I spoke to another woman whose husband told her that if she went after his military retirement, he’d go after part of her business. She was terrified, and came in telling me how he said he’d shut her down. Her business, of course, was really her only means of making an income; it was something she had been building up for the past seven years, too. Why did he say it? Because he could actually shut her business down? Of course not! Because he wanted to upset her. He wanted to get her to give up her share of his retirement in exchange for something that, frankly, was worth far, far less—and he knew it.
When a husband says that he refuses to negotiate a separation agreement, it’s usually one of those types of threats. He’s saying it to intimidate or harass you. He’s saying it to call your bluff. He’s saying it to make you feel like the divorce process is going to be hopeless and fraught with difficulty. He’s saying it to make you think that you’re no match for him, that he has this all figured out, and that you’ll be bull dozed by him. In short, he’s making idle threats. You should know that, most of the time, divorces do settle. Probably 90+% of our cases ultimately wind up negotiating signed separation agreements and moving forward with uncontested divorces.
That doesn’t mean, of course, that it’s easy, or that we agree about how to proceed from the very beginning. Often, we don’t. In some cases, we have to file for a contested divorce first, before we move on to an uncontested divorce later on. If your husband is saying that he won’t sign an agreement, it may very well be that you don’t want to waste time and money trying to draft a separation agreement first. It may be that, together with your attorney, you choose to file for divorce first—hoping to negotiate a separation agreement later, if he decides to cooperate. Every case is unique, so it’s definitely a good idea to talk to an attorney one on one to come up with a plan for how to move your case forward. You may decide to take a stab at an agreement first anyway, especially if you think his is an idle threat. If you think, though, that he’s going to completely refuse to sign an agreement, you can file for divorce first.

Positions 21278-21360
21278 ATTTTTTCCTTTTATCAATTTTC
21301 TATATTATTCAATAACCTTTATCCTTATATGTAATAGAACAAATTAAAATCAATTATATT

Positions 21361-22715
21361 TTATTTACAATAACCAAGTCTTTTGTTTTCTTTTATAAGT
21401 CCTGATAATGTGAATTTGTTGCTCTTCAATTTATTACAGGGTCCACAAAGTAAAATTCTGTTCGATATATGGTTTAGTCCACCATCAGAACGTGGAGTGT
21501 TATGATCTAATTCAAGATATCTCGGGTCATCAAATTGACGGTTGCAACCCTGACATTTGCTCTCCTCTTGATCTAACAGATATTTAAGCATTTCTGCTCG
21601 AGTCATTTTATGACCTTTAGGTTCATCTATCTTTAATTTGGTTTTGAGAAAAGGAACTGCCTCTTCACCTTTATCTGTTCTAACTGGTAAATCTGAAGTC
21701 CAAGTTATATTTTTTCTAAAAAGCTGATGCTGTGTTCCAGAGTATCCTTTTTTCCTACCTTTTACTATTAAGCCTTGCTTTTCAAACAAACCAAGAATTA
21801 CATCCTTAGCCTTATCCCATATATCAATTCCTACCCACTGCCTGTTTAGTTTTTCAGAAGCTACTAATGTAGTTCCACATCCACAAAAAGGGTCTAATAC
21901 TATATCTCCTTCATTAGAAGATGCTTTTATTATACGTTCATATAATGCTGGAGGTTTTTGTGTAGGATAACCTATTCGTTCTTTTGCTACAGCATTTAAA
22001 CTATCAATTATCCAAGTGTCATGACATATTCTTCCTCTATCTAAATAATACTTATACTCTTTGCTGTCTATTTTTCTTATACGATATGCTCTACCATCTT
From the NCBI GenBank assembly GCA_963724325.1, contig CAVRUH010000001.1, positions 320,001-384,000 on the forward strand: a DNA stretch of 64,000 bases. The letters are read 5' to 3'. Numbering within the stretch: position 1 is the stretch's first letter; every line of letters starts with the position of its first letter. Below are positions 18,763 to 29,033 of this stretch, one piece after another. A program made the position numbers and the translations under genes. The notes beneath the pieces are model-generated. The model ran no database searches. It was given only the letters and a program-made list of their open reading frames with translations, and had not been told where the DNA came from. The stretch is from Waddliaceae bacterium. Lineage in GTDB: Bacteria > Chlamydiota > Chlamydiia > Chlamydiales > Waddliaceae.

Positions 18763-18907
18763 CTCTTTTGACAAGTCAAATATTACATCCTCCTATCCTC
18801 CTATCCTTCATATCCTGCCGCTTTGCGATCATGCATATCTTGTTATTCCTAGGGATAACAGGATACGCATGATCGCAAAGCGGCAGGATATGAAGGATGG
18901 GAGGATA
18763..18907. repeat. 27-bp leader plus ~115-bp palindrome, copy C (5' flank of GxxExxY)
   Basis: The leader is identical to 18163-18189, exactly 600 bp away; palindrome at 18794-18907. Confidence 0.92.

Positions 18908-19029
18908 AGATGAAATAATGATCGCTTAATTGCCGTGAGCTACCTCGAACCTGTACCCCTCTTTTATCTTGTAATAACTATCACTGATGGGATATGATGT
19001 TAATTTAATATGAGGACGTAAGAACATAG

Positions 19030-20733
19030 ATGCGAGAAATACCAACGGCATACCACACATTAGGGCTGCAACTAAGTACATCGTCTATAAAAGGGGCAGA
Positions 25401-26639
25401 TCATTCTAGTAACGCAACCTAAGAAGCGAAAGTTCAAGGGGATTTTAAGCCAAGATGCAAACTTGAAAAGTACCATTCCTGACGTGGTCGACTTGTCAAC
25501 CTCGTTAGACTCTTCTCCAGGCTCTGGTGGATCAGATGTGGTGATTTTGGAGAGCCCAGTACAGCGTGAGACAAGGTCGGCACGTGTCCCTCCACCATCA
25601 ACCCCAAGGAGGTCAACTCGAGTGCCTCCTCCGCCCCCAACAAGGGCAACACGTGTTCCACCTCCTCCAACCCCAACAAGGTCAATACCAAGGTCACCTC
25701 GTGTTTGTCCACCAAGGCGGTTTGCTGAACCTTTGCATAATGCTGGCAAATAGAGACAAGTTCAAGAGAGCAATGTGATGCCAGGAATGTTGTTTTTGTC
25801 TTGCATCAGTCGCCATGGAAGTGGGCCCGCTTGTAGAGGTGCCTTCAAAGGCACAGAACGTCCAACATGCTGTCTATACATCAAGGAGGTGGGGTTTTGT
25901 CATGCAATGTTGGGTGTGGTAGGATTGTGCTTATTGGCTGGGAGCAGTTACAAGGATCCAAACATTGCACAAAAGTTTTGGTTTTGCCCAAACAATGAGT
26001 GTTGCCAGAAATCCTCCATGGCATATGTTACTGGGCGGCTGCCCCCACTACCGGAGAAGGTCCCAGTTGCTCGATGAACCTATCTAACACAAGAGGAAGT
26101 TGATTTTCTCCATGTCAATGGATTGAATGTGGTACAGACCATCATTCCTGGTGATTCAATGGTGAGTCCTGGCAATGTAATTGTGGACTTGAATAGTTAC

That way, too, you can even have the opportunity to schedule a pendente lite hearing, where you can ask for temporary child and spousal support, an order granting you exclusive possession of the home, temporary restraining orders, and more. We can take time to discuss your options, given the specific circumstances in your case, but you should definitely be aware, ahead of time, that he, in all likelihood, WILL say things to upset you. He doesn’t say them because he knows anything about the law, but only because he knows exactly what types of things will shake you to your core. Don’t believe him. Or, at least, don’t just blindly take his word for it. Work with a licensed, experienced Virginia divorce attorney who can help you come up with a custom tailored strategy. Whether your first steps are to draft a separation agreement or whether you’re going to go ahead and file for a divorce, you do have options. It’s not up to him to dictate the terms of your divorce. You have rights, and we will help you protect them. For more information, or to schedule an appointment with one of our licensed and experienced Virginia divorce and custody attorneys, give our office a call at (757) 425-5200.